New Year’s for most represents a fresh start. For some, New Year’s inspires the desire to introduce healthier habits into their lifestyle. Regardless of your resolutions this year, being mindful of our diet can have a massive influence on not only our physical health but also our mental health.
Below are 5 top tips to help maintain and promote positive mental health.
1. Eating regular meals
Eating regularly is crucial in order to maintain not only good concentration, but stable blood sugar levels. Around 20% of the energy we consume daily is used by our brains. If our blood sugar becomes too low and our brain is unable to get the energy it needs to maintain normal functioning, this can lead to us becoming irritable and low in mood. The type of food we eat regularly is also important. If our blood sugar rises and falls rapidly, this can lead to some experiencing the symptoms of anxiety.
Ensuring that we regularly eat foods which contain slow-releasing energy can help combat this effect, some of these foods include:
- Nuts & seeds
Having smaller, more frequent meals may also help you achieve this.
2. Sharing meals with other’s
Eating our meals with our family or friends can be a really important part of our day. This experience has been shown to not only help our social and biological health but our psychological health too. This is achieved by giving us the opportunity to reflect, feel connected and supported by those around us.
We all have busy lives so finding the time to eat with those we love may at times seem challenging. One great tip in allowing us to share our meal times with others is to prepare and cook the meals as a group, this not only will divide the tasks into easier segments, but will only enrich the experience further.
3. Limiting caffeine
Grabbing a morning Coffee or Tea is part of most people's normal morning routine. Whilst consuming caffeine can have some great benefits, particularly around boosting our energy levels, overconsuming caffeine can have a negative effect on our mental health. Intaking too much caffeine can be really simple, with foods such as chocolate also containing caffeine! There are risks of doing so however. With its stimulating properties, caffeine can not affect aspects of our life such as our sleep (see our blog on sleep hygiene for tips!), but can even trigger anxiety and low mood symptoms.
A great alternative to a standard Coffee or Tea can be found in herbal Tea’s which boast great health benefits. The change doesn't have to be as drastic as cutting out Tea and Coffee all together with some great decaf options available.
4. Water, water & more water
Our brains are made up of around 75% water. Just as our bodies do, the brain requires water to aid normal processing. Ensuring we are getting enough hydration therefore is massively important to maintain healthy brain functioning. Dehydration can impact our mental wellbeing by making it harder for us to think clearly and focus. Our brain’s systems begin to slow down having experienced mental stress, leading to problems with confusion, irritability and even depression.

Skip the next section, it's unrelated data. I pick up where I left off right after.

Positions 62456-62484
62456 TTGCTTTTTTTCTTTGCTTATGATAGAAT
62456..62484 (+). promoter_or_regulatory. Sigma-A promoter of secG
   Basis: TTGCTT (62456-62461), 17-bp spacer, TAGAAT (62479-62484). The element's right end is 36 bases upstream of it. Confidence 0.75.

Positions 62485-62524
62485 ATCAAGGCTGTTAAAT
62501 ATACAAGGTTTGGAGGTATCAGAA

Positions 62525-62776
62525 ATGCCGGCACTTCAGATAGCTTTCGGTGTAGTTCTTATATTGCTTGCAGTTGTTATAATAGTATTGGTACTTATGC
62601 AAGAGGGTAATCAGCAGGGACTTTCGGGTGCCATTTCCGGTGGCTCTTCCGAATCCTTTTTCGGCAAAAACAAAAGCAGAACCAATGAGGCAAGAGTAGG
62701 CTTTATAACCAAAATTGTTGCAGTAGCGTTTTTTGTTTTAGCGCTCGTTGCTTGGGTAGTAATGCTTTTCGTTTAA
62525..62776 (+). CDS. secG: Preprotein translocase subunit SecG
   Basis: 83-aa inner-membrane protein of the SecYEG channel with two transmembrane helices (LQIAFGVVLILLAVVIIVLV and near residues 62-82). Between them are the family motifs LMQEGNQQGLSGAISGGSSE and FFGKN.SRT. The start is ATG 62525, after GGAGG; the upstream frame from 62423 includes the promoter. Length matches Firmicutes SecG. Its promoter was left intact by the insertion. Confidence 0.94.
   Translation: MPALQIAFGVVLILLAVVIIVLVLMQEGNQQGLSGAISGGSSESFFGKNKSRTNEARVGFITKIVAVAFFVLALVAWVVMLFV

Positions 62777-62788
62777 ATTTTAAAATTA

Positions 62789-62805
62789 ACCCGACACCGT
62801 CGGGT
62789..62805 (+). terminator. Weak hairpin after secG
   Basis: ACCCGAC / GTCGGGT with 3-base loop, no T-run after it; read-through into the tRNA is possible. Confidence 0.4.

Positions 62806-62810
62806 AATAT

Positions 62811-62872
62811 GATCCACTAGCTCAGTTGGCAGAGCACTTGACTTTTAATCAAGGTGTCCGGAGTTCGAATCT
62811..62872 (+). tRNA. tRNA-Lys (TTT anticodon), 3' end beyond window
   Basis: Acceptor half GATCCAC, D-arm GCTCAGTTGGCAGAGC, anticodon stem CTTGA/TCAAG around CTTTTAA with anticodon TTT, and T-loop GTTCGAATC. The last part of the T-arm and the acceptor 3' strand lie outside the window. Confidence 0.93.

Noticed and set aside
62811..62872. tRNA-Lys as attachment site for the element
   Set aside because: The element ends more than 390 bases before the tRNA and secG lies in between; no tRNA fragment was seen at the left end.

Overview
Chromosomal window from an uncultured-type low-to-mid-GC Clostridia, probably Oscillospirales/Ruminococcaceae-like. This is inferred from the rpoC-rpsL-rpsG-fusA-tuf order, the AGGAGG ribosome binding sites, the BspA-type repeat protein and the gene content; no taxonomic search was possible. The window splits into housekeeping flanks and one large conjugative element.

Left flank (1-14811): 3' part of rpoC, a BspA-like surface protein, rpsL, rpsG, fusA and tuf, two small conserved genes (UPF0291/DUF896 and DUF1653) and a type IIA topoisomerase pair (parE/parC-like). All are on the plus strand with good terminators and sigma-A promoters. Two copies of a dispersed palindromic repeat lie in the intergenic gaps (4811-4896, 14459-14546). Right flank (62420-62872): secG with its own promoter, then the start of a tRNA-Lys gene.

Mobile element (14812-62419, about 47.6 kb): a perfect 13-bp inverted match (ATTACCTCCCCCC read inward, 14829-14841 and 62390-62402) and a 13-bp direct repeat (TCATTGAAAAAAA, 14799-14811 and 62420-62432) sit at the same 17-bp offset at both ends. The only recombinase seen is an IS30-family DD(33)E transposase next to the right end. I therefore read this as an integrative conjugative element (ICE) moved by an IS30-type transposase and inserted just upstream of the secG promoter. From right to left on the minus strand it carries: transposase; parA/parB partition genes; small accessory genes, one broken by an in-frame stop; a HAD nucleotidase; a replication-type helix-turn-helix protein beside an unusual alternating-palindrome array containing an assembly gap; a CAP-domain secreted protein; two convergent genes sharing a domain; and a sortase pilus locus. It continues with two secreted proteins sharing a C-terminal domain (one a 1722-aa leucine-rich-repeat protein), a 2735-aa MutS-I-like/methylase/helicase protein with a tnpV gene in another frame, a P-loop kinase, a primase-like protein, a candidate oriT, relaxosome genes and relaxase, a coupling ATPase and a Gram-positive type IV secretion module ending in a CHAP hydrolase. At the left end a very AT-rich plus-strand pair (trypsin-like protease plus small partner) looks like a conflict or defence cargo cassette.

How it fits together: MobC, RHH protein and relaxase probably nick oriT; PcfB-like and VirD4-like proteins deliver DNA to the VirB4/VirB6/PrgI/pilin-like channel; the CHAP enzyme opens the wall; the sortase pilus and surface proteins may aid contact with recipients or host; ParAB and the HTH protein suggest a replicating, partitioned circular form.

Some great tips to help you drink more water can be as simple as carrying a reusable water bottle with you. This is a really simple way of reminding yourself to drink water, whilst also making it easier to track how much water you have drunk. Setting daily goals depending on activity levels is also a really good way of hydrating your body for its needs.
5. Variety is the spice of good mental health!
Within recent years there has been a lot of evidence suggesting that a varied diet has direct links to lower chances of having low-mood, this is largely due the range of different vitamins and minerals a varied diet exposes an individual too, alongside our gut health. Having good levels of vitamin intakes as well as healthy gut bacteria has been shown to influence bodily functions such as our immune system, metabolism as well as our brain and mental health. Below are some examples of key vitamins and minerals and what food these can be found in:
- Vitamin D
Vitamin D is known to aid the production of serotonin. Although this vitamin is largely sourced from direct exposure to sunlight, mushrooms can be a great source of Vitamin D too
- Vitamin B1, B3 & B12
Deficiencies in B vitamins can cause issues with mood, leaving us feeling low, irritable and tired. Animal proteins such as meat, egg’s, fish and dairy are a rich source of vitamin B’s as well as meat free alternatives such as cereals
Selenium is a mineral which most know little about. This small but mighty mineral is key in maintaining positive mood states, as a deficiency in selenium has been suggested to increase the chance of low mood. Selenium can be found in a wide range of foods such as nuts and seeds, wholemeal bread and meat and fish
Another important nutrient in healthy mental wellbeing is Zinc. Zinc helps the body respond. to stress. Low levels therefore have been shown to increase the changes of low mood. Oysters are a fantastic source of Zinc, having around 500% of your daily needs in one serving.
If you would like further help and advice on this issue or any others, please feel free to get in touch with us on 01642 505580.
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Mental health foundation